Frank Straub was sworn in Monday as Spokane’s new police chief.
Public officials gathered to witness the ceremony, which came a week after he began work in his new job.
Spokane Mayor David Condon called his choice of Straub one of the most important decisions he’ll make during his tenure in office.
“We’re excited about what Frank Straub brings today. He is a strong leader: We know that and I’ve already seen some of this demonstrated in the work we’ve seen already in the past week,” Condon said.
Although Condon previously said Straub would first hold the title of law enforcement director until he completed a nine-week online course beginning in January, the city has decided Straub can be called chief of police immediately based on state law, city spokeswoman Marlene Feist said.
Straub has a lengthy career in law enforcement but has not attended a police officer’s training course that is recognized by Washington. The state Criminal Justice Training Commission granted Straub a waiver if he completes the nine-week course.
Feist said Straub is on track to fulfill the requirements to become police chief.
Straub explained he has completed many requirements, including a polygraph test, a first aid refresher, a psychological evaluation and firearms exam. The state commission has accepted his basic law enforcement training, so when he arrived to Monday’s ceremony he was sporting a police uniform with badge No. 1157.
Straub said he hopes to meet community members in time. He’s attended two police roll call meetings to get to know officers.
Straub likenend the process of easing into his new role to his past as a marathon runner.
“This is a marathon. The whole idea is not to do everything in one or two weeks. You do this in a methodical way that makes sense to everybody,” he said.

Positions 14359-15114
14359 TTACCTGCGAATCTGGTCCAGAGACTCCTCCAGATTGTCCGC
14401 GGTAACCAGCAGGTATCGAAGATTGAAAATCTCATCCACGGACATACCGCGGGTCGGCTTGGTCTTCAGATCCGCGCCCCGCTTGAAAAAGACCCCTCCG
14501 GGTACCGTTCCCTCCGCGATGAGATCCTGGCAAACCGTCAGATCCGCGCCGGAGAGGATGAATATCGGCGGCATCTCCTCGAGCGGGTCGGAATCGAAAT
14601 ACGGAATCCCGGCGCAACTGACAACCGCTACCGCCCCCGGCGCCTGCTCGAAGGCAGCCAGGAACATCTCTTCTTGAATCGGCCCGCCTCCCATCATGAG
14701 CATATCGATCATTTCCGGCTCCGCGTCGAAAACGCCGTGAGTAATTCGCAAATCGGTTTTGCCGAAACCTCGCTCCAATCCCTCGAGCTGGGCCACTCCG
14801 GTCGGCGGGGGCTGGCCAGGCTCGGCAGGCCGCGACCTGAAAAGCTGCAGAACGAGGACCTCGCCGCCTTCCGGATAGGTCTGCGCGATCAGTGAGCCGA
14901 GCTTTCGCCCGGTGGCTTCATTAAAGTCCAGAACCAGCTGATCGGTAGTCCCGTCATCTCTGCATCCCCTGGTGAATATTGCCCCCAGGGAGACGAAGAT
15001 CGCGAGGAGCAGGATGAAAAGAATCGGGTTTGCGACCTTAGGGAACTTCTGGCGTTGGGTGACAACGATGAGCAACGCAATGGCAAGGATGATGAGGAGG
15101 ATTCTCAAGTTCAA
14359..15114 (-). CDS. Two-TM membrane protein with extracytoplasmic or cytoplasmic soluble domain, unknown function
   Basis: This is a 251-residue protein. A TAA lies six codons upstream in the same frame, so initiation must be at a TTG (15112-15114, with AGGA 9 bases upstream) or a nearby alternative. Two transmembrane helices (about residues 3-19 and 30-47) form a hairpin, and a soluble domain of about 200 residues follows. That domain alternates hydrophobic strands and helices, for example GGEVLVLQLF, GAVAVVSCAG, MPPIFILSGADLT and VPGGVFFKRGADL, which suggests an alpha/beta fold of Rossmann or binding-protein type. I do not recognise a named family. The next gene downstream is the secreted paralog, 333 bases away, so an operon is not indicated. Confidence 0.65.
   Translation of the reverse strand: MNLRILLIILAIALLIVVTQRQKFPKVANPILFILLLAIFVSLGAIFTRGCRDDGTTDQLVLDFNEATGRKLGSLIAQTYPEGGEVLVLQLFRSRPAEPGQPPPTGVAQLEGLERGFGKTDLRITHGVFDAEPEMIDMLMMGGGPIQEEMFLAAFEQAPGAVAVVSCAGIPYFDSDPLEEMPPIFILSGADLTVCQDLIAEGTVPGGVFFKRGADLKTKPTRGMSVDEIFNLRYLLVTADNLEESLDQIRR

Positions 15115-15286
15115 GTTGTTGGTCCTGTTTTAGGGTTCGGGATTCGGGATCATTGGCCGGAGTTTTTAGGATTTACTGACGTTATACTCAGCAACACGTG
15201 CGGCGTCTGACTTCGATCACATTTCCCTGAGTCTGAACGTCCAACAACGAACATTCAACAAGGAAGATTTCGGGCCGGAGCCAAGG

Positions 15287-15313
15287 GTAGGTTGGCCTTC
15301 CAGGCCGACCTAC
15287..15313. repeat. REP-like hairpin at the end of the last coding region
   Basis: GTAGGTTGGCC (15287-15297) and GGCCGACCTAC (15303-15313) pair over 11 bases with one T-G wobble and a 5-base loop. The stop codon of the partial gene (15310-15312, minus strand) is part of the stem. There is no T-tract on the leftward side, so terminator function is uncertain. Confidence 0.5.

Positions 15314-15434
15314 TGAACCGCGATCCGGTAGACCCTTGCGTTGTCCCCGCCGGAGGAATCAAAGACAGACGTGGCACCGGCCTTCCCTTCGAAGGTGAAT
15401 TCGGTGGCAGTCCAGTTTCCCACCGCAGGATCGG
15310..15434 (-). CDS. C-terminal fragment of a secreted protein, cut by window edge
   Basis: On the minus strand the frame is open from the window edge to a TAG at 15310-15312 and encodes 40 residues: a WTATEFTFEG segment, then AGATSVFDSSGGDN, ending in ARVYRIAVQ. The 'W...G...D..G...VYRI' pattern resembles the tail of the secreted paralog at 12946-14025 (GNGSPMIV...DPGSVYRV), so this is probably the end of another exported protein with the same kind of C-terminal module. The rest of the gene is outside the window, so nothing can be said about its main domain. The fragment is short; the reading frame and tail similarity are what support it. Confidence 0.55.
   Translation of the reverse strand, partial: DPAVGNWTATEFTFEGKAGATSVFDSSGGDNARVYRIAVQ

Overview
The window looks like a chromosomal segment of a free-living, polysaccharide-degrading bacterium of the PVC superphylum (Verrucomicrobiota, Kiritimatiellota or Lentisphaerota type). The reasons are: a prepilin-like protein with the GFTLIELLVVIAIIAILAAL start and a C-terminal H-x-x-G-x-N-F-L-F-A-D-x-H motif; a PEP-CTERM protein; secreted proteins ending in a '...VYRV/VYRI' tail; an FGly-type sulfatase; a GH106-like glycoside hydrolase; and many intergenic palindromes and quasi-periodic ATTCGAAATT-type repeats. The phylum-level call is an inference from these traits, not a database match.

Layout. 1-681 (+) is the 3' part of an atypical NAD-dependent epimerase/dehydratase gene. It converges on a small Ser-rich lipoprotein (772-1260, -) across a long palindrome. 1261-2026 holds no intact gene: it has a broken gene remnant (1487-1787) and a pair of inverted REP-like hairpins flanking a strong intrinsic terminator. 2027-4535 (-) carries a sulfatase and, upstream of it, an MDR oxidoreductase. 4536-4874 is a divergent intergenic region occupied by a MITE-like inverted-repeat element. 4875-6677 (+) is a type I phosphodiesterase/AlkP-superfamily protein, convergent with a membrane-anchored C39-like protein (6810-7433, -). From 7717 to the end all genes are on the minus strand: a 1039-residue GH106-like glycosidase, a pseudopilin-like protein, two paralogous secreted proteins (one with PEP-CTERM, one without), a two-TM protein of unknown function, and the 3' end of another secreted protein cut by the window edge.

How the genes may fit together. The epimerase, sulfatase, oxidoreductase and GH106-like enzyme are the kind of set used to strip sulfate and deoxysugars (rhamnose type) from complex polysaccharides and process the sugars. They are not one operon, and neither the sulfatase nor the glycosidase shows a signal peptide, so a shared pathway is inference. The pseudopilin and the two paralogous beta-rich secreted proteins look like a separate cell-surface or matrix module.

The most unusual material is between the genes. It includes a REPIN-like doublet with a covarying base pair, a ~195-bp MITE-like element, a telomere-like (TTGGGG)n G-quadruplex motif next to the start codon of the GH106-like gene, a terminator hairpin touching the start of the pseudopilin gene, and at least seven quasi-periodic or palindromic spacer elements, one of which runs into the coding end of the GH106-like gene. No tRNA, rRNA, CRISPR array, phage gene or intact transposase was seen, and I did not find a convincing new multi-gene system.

Straub called his new job a “community effort” and said he hopes to form relationships with residents, whether through COPS shops or neighborhood organizations.
“My goal and the goal of the command staff is to make this the best midsized police department in the country,” he added.
The police department, Straub said, is built with peacekeepers, not law enforcers. He said the city has to be careful that past incidents do not define the department as it moves forward, referring to the death of 36-year-old Otto Zehm in 2006 after a violent confrontation with police. Former Officer Karl F. Thompson Jr. was convicted last November of using excessive force against Zehm.
“At some point we’ll have to say it happened, it was a horrific experience that should not have happened, but now we all have to move on,” Straub said.
Based on community feedback, Condon said the police department will work toward greater resident engagement and build a force that stands behind Straub.
“In the end of the day, that’s what we’re looking for,” Condon said. “We’re looking for a safe community.”